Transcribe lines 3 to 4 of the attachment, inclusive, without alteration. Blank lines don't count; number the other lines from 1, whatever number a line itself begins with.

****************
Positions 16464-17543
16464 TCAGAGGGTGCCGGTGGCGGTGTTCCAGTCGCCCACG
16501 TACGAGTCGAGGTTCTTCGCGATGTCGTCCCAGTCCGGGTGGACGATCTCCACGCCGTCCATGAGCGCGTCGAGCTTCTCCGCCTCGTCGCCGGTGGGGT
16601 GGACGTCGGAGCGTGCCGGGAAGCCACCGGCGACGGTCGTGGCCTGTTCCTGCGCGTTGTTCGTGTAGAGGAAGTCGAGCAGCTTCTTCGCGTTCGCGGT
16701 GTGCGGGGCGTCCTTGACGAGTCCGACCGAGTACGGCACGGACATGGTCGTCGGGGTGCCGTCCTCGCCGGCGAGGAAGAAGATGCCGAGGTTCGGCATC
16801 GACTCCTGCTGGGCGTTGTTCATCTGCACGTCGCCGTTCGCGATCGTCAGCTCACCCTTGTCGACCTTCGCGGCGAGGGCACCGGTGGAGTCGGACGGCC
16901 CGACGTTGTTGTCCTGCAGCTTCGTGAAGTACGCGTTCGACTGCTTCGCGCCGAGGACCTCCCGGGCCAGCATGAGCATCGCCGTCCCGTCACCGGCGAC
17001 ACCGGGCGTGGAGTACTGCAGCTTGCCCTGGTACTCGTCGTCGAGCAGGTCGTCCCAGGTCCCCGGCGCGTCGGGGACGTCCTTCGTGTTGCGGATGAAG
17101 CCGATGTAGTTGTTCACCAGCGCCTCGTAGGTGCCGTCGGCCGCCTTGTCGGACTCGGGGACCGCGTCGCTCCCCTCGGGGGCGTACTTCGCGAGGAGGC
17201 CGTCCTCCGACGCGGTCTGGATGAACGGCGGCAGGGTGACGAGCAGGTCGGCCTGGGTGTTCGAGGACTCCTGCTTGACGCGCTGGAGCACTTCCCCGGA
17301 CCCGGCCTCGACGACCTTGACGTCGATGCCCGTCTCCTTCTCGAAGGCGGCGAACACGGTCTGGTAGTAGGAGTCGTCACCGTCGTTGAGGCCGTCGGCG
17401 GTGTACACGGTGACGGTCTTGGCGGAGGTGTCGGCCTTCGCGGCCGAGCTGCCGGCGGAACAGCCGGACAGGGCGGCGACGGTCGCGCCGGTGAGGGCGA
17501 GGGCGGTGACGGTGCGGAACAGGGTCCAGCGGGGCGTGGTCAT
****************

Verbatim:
16501 TACGAGTCGAGGTTCTTCGCGATGTCGTCCCAGTCCGGGTGGACGATCTCCACGCCGTCCATGAGCGCGTCGAGCTTCTCCGCCTCGTCGCCGGTGGGGT
16601 GGACGTCGGAGCGTGCCGGGAAGCCACCGGCGACGGTCGTGGCCTGTTCCTGCGCGTTGTTCGTGTAGAGGAAGTCGAGCAGCTTCTTCGCGTTCGCGGT